Real-time 3D Reconstruction using Kinect

Real-time 3D Reconstruction

Jiakai Zhang, Prof. Davi Geiger
New York University
July 2012 – September 2012

In order to reconstruct an indoor scene using a moving Kinect camera, I first needed to align point clouds of different frames, then integrate them and rebuild the surface, and finally realize the real-time reconstruction using CUDA language.

More details are in my report.

3D Reconstruction using Kinect

Here is the pipeline:

pipleline

Figure 1 pipeline

1. Input raw data – depth image

The figure 2 shows the raw data from Kinect which is RGB Image and Depth Image.

RawImage

Figure 2 Raw Data from Kinect

The Kinect Camera has 30 FPS. The resolution for the depth image is 640 by 480.

2. Noise reduction – bilateral filtering

The raw depth data from the Kinect is pretty noisy. It’s hard to use for camera tracking. If I apply the Phong-shading to represent the normal map, the noisy normal vectors make the objects irregularity.

RawDepthDataFigure 3 Raw Normal Map

Thus we implement a bilateral filtering which is used to smooth the depth image and remove noise while still preserving edges. The details of this algorithm shows on this Web Page. The figure 4 shows the result by choosing different parameters of filtering

BilateralFiltering

Figure 4 bilateral filtering process results

3. Camera Pose Estimation – ICP

The input of ICP is the consecutive cloud points and normal vectors in different frames. The output is the 6DOF transformation matrix T which indicates the pose of camera. The figure 5 shows the results before and after applying ICP. The two images are obtained from two different viewports but the same scene.

before_ICP

after_ICPFigure 5 ICP Result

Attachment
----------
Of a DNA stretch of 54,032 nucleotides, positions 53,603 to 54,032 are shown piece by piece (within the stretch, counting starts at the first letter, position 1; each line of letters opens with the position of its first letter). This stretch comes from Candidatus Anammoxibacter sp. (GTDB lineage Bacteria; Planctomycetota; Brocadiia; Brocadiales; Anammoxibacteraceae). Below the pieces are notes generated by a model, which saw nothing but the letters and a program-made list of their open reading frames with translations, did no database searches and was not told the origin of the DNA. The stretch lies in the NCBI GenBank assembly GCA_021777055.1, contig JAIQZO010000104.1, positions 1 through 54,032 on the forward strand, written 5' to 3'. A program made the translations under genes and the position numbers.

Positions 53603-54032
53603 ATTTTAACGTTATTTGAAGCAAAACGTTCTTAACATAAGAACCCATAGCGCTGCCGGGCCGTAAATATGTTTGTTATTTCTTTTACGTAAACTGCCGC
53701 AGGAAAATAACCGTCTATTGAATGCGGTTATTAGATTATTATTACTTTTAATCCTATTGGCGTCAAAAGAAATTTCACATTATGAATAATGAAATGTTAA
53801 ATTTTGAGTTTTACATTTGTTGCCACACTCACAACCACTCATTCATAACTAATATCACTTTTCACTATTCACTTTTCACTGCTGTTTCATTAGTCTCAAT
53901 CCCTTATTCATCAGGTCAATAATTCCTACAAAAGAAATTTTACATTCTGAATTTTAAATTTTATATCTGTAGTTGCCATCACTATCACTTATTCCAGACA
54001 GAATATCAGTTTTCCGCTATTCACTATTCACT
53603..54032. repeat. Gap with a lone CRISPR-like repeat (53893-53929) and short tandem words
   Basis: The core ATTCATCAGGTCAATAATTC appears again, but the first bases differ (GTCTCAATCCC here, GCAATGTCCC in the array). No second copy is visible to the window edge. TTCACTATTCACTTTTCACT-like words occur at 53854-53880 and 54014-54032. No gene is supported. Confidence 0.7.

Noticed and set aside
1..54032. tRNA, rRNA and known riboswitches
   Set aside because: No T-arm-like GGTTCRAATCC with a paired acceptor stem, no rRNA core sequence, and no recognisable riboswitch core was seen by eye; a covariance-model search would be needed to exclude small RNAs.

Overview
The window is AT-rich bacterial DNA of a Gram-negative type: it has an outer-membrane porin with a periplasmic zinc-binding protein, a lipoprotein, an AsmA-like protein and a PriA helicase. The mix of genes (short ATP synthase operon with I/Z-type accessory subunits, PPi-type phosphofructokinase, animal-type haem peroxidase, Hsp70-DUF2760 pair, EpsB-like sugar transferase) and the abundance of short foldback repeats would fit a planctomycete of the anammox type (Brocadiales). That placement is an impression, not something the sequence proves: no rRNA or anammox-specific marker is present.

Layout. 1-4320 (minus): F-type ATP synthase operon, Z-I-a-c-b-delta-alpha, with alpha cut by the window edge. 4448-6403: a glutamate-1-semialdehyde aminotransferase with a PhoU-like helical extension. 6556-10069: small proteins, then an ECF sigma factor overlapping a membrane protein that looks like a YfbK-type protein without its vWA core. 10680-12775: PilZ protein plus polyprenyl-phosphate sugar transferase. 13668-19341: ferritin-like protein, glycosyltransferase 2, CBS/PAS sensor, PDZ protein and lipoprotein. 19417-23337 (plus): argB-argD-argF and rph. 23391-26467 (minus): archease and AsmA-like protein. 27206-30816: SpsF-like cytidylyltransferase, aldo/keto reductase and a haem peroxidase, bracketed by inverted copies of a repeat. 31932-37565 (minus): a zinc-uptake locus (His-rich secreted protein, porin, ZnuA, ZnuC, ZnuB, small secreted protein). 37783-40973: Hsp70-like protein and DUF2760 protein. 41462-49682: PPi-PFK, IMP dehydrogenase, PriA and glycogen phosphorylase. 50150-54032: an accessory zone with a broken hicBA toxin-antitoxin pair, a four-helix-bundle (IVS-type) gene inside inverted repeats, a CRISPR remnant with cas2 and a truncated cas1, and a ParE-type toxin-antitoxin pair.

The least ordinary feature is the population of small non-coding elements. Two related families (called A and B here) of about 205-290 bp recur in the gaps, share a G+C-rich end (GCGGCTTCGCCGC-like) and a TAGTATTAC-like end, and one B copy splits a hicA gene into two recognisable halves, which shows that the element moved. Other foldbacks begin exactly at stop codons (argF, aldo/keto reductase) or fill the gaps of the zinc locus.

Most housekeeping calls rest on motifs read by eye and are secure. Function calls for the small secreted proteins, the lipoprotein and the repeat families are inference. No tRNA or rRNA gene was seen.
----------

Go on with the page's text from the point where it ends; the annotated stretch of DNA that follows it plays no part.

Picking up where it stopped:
6. Update reconstruction – TSDF and Ray Casting

Once I know the position and rotation relations between frames, I can use TSDF to merge all frame depth map into one. Here I use truncated signed distance function (TSDF) to save merged data. TSDF actually a 3d tensor or I call it a cube, which represents the space I are measuring. The value of each volume in the cube is the distance to closest surface. And this distance is signed and truncated. If the volume is behind the surface in the view of camera, then I set distance a negative value. If the distance between volume and surface is too long, then I set the distance equal to 1 or -1. I use truncation to efficiently get parallel surfaces.

After updating the TSDF cube, I choose the particular camera position to cast ray to the volume of the TSDF cube. If we find the sign of the TSDF value changes, it means we find a point on the surface. And we calculate the normal vector by calculating the gradient of TSDF at this point. The figure 6 shows the result of ray casting.

RayCasting

 

Figure 6 Ray Casting

7. Reference

[1] KinectFusion: Real-Time Dense Surface Mapping and Tracking. Microsoft Research
[2] B. Curless and M. Levoy. A volumetric method for building complex models from range images.
[3] M. Harris, S. Sengupta, and J. D. Owens. Parallel prefix sum (scan) with CUDA. In H. Nguyen, editor, GPU Gems 3, chapter 39, pages 851–876.
[4] C. Tomasi and R. Manduchi. Bilateral filtering for gray and color images. In Proceedings of the ICCV, 1998.
[5] C. Rasch and T. Satzger. Remarks on the O(N) implementation of the fast marching method.
[6] Y. Chen and G. Medioni. Object modeling by registration of multiple range images. Image and Vision Computing (IVC), 10(3):145–155,1992
[7] Kok-Lim Low Linear Least-Squares Optimization for Point-to-Plane ICP Surface Registration

 

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